Hmh m2 feasible mest -E

infeasible m1 Emin furthermore the feasible-pointing normal to the surface must be parallel to E

else you could slide the point along the surface to reduce the error E Hmh m 2

mest -E Emin m 1 Kuhn Tucker theorem

its possible to find a vector y with yi0 such that its possible to find a vector y with y0 such that feasible-pointing normals to surface its possible to find a vector y with y0 such that feasible-pointing normals to surface

the gradient of the error its possible to find a vector y with y0 such that feasible-pointing normals to surface the gradient

of the error is a non-negative combination of feasible normals its possible to find a vector y with y0 such that feasible-pointing normals to surface

the gradient of the error y specifies the combination is a non-negative combination of feasible normals

its possible to find a vector y with y0 such that for linear case with Gm=d its possible to find a vector y with y0 such that some coefficients yi are

positive its possible to find a vector y with y0 such that some coefficients yi are positive the solution is on the corresponding constraint

surface its possible to find a vector y with y0 such that some coefficients yi are zero its possible to find a vector y with y0 such that

some coefficients yi are zero the solution is on the feasible side of the corresponding constraint surface Part 4

Solution Methods simplest case minimize E subject to mi>0 (H=I and h=0) iterative algorithm with two nested loops Step 1

Start with an initial guess for m The particular initial guess m=0 is feasible It has all its elements in mE constraints satisfied in the equality sense Step 2 Any model parameter mi in mE that has associated with it a negative gradient [E]i can be changed both to decrease the error and to remain feasible.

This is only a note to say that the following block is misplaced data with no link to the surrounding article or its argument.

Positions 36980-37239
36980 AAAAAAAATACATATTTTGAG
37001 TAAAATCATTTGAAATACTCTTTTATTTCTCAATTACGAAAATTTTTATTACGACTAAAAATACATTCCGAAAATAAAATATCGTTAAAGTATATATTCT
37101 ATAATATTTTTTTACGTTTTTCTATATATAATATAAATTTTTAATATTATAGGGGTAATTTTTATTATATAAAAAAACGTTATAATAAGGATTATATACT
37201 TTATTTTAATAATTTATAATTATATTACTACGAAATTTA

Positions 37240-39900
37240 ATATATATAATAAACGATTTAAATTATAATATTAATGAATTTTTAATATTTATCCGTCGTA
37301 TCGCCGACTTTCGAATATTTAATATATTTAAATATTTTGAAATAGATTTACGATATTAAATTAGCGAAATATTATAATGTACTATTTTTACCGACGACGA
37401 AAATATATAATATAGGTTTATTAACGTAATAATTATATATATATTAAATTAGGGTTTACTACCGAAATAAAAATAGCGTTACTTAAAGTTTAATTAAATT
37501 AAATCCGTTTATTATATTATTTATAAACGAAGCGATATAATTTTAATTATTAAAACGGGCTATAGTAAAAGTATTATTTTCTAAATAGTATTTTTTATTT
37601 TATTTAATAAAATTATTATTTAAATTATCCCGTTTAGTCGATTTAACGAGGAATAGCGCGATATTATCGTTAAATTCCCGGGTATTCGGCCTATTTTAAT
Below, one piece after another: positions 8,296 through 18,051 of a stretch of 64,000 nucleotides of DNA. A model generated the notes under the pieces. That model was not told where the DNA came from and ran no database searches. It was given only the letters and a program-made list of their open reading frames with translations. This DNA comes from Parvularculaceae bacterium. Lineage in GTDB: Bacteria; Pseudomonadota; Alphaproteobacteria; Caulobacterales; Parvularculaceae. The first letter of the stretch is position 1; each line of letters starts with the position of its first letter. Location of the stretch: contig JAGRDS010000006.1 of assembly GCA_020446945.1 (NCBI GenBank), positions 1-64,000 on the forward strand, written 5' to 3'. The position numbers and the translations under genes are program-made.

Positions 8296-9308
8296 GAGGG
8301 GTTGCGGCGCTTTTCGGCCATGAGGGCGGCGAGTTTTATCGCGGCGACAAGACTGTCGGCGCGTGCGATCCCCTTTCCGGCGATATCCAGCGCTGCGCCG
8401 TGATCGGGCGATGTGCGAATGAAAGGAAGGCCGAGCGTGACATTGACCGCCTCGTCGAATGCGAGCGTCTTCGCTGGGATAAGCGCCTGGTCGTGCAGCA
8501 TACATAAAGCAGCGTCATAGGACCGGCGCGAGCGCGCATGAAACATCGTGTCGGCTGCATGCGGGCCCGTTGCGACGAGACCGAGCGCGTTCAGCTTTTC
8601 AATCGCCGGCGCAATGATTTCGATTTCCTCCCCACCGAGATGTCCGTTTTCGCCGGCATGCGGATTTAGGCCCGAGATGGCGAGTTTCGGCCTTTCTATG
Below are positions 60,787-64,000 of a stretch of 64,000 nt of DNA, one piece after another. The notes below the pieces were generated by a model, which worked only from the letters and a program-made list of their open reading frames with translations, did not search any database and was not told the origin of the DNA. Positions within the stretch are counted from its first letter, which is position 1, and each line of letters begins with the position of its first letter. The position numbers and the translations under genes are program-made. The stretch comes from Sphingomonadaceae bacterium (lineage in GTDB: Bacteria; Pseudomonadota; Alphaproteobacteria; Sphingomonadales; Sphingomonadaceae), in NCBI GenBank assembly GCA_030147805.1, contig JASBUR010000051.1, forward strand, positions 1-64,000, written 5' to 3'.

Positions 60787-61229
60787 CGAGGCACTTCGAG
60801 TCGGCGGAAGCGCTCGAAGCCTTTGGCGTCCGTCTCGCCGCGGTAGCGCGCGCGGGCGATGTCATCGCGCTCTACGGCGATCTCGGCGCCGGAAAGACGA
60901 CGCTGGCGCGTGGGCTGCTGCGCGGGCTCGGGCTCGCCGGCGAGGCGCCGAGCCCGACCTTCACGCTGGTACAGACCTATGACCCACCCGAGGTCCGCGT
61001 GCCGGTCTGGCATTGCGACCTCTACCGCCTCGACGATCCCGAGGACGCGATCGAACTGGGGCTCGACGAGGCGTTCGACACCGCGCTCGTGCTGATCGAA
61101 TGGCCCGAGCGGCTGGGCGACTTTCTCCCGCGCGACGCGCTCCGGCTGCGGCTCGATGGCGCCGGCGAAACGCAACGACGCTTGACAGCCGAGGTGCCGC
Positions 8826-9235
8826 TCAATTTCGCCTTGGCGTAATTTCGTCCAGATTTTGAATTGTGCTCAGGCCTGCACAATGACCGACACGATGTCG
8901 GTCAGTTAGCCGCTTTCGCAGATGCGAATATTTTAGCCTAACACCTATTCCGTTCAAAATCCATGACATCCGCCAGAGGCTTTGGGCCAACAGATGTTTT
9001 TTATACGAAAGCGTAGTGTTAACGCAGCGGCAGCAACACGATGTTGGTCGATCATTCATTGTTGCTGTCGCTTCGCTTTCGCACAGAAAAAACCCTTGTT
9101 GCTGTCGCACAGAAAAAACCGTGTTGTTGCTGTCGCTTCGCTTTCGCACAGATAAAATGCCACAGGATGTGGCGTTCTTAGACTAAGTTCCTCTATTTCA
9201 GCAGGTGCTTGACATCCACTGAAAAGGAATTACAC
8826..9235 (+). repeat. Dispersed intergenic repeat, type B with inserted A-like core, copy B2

If there is no such model parameter in mE, the Kuhn Tucker theorem indicates that this m is the solution to the problem. Step 3 If some model parameter mi in mE has a corresponding negative gradient, then the solution can be changed to decrease the prediction error. To change the solution, we select the model parameter corresponding

to the most negative gradient and move it to the set mS. All the model parameters in mS are now recomputed by solving the system GSmS=dS in the least squares sense. The subscript S on the matrix indicates that only the columns multiplying the model parameters in mS have been included in the calculation. All the mEs are still zero. If the new model parameters are all feasible, then we set m = m and return to Step 2. Step 4

If some of the elements of mS are infeasible, however, we cannot use this vector as a new guess for the solution. So, we compute the change in the solution and add as much of this vector as possible to the solution mS without causing the solution to become infeasible. We therefore replace mS with the new guess mS + m, where is the largest choice that can be made without some mS becoming infeasible. At least one of the mSis has its constraint satisfied in the equality sense and must

be moved back to mE. The process then returns to Step 3. In MatLab mest = lsqnonneg(G,dobs); example gravitational field depends upon density

via the inverse square law example gravitational force depends upon density model parameters observations

via the inverse square law theory (B) 200 150

(D) 100 50 0 -2 -1.5

-1 -0.5 0 0.5 1

distance, y yi 1.5 (xi,yi) 2

2.5 3 (E) ij (A)

R gravitydobs(y) force, di (C) ij

(F) (xj,yj) more complicated case minimize ||m||2 subject to Hmh this problem is solved by transformation to the previous

problem solve by non-negative least squares then compute mi as with e=d-Gm In MatLab

(A) m1-m20 infeasible m2 (B) m1-m21 infeasible

m2 (C) m10.2 infeasible m2 m2 (D) Intersection infeasible mest

feasible m1 feasible m1

feasible feasible m1 m1 yet more complicated case

minimize ||d-Gm||2 subject to Hmh this problem is solved by transformation to the previous problem minimize ||m|| subject to Hmh where

and (A) (B) 0 1

0 2 m2 0

(C) 1 2 m2 d 2

infeasible 1.5 1 1 1

0.5 feasible 2 feasible 2

m1 0 m1 z 0

0.5 1 In MatLab [Up, Lp, Vp] = svd(G,0); lambda = diag(Lp); rlambda = 1./lambda; Lpi = diag(rlambda);

% transformation 1 Hp = -H*Vp*Lpi; hp = h + Hp*Up'*dobs; % transformation 2 Gp = [Hp, hp]'; dp = [zeros(1,length(Hp(1,:))), 1]'; mpp = lsqnonneg(Gp,dp); ep = dp - Gp*mpp; mp = -ep(1:end-1)/ep(end);

% take mp back to m mest = Vp*Lpi*(Up'*dobs-mp); dpre = G*mest;